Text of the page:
In the wake of last weekend's Davis Cup quarterfinal, these things are certain: Australia will advance to the semifinals against Russia, thanks to a 4-1 victory over the United States. Pete Sampras is a pretty decent doubles player. And Todd Martin could use some sleep in a cool, air-conditioned room.
Other things are less certain, such as the state of U.S. captain Tom Gullikson's job. U.S. Tennis Association President Judy Levering said yesterday that she plans on reviewing the events of the weekend and speaking to Gullikson and the players involved before making any decisions. She said she hopes to name a captain for next year, either Gullikson or someone else, by the U.S. Open, which begins Aug. 30. Gullikson has been the U.S. captain since 1994.
"Between now and then I intend to talk to a lot of people," Levering said. "At the beginning of the year, I told the players that even though the board and I make the final decision, I would certainly want to hear their thoughts, so I'm going to do that."
Sampras already has said he will continue to play Davis Cup only if Gullikson is retained, although he has not spoken to Levering. Gullikson's twin brother, Tim, coached Sampras before dying of a brain tumor in 1996.
"After what we have been through in the last five or six years, I am only going to play for Tom Gullikson and that's it," Sampras said.
Sampras and Gullikson were involved in much of the controversy that surrounded the quarterfinal weekend at the Longwood Cricket Club in Brookline, Mass. Criticism began during Thursday's draw when Gullikson announced that Sampras, coming off his record sixth Wimbledon title, would only play doubles, leaving Todd Martin and Jim Courier to play singles.
Sampras, who joined the team late, wanted to play only doubles to avoid the appearance of pushing Martin or Courier aside. But Martin had said earlier in the month that he happily would yield his singles slot if Gullikson thought using Sampras in singles was in the best interests of the team.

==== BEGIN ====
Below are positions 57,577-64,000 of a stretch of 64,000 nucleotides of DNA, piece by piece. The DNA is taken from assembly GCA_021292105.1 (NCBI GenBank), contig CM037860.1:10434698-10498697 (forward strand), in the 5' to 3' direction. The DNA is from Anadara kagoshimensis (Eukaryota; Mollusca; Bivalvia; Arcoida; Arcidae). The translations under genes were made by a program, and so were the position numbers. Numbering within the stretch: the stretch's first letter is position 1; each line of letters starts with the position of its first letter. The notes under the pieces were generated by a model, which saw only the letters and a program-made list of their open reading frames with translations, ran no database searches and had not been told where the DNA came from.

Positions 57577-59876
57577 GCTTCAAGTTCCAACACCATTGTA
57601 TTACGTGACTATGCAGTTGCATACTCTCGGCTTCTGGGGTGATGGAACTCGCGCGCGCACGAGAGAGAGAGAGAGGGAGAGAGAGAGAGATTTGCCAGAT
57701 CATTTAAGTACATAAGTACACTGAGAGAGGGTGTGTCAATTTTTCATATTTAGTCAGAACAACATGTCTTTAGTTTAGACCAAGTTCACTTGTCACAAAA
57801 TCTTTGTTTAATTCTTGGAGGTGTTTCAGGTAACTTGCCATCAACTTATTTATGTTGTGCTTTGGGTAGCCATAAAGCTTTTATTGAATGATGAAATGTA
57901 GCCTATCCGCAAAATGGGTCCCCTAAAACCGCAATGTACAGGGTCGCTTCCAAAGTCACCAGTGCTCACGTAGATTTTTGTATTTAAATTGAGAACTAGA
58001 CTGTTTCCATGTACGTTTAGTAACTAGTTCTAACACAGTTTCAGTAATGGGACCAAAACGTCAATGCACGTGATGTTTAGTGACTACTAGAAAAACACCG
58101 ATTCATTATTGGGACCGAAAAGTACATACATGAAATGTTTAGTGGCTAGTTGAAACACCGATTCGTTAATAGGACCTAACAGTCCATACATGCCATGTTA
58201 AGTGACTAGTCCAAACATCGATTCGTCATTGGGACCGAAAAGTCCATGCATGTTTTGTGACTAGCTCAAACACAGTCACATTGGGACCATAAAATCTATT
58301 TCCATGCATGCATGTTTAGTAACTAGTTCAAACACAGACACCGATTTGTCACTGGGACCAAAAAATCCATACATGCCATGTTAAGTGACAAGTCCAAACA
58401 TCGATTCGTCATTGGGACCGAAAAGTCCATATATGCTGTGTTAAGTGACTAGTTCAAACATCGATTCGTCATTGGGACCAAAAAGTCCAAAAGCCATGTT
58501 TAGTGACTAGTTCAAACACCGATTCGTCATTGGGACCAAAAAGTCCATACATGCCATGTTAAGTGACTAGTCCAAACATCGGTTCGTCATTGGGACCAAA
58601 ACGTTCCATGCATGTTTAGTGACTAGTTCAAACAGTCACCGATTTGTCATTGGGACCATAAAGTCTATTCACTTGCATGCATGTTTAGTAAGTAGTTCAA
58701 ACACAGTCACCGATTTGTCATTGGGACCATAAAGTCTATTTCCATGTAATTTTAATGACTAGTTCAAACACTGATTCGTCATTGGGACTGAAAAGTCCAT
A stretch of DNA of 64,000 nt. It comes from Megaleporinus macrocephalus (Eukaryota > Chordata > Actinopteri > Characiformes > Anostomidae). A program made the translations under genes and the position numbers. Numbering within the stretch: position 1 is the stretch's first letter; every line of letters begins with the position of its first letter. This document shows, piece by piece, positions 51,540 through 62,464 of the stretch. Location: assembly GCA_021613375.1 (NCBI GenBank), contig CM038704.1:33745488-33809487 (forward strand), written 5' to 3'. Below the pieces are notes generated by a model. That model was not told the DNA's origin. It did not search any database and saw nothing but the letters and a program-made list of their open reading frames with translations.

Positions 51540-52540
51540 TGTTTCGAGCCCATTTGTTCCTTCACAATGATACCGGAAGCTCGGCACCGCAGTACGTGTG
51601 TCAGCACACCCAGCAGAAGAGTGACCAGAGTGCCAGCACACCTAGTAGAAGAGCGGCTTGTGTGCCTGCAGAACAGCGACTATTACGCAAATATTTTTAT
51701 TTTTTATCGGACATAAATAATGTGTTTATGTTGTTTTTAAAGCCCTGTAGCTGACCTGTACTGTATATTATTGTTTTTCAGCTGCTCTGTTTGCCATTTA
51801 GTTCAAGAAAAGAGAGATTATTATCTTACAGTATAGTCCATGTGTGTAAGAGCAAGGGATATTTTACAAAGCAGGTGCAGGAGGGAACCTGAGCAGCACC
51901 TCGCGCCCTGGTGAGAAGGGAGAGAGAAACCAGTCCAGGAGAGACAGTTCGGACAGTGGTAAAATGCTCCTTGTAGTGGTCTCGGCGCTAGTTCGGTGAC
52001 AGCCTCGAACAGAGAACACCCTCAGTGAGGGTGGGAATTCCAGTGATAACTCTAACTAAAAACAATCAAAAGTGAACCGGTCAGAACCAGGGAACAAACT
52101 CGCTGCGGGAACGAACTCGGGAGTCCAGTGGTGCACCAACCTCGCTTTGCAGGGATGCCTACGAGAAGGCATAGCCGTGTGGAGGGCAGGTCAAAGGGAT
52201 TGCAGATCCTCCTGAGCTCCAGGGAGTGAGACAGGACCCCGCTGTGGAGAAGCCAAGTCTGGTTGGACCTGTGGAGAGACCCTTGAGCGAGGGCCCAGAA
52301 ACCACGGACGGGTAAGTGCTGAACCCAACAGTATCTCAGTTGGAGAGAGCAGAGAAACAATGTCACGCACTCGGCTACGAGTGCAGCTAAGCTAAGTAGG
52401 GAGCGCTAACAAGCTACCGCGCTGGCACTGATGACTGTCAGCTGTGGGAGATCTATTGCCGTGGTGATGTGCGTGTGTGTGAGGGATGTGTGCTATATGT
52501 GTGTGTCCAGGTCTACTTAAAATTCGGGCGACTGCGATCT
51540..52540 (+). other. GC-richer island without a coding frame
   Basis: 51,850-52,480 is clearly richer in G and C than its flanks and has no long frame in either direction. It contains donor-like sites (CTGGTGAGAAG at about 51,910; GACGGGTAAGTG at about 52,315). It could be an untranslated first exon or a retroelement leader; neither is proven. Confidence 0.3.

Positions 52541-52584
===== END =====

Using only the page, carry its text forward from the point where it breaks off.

Gullikson decided not to force the issue with Sampras. That move was heavily questioned after Courier and Martin lost their matches Friday, leaving the United States down 0-2 in the best-of-five quarterfinal.
Sampras took some of the heat off Gullikson Saturday afternoon by turning in an inspired performance in the doubles. But in a news conference afterward, he and Gullikson suggested that Sampras might step into Martin's place to play in one of the final singles matches Sunday. Since such a substitution is only allowed in the case of injury or illness, Gullikson said Martin was "not 100 percent fit." This was news to Martin, apparently, who said he felt "fine" a few minutes later.
On Sunday, Martin, who is regarded as one of the most honest players on the ATP Tour, said he really was feeling ill. With court temperatures reaching 130 degrees, he said he was suffering from heat exhaustion.
But while the American doctor certified the illness, the neutral tournament doctor did not. Sampras, who already was warming up to take Martin's place against Patrick Rafter, was pulled off the court, and Martin was put back on. He played five sets, but Rafter overcame a two-set deficit to win, 4-6, 5-7, 6-3, 6-2, 6-4. Afterward, Australia captain John Newcombe said Martin looked "quite pale," but that after playing more than three hours of tennis and almost winning, Martin's fitness "speaks for itself."
Yesterday, Levering said she planned to ask Gullikson whether his comments on Saturday reflected gamesmanship or more serious ethical violations.
"Sometimes you say things to keep your opponent guessing," Levering said. "I need to talk to Tom and get a better understanding of what happened."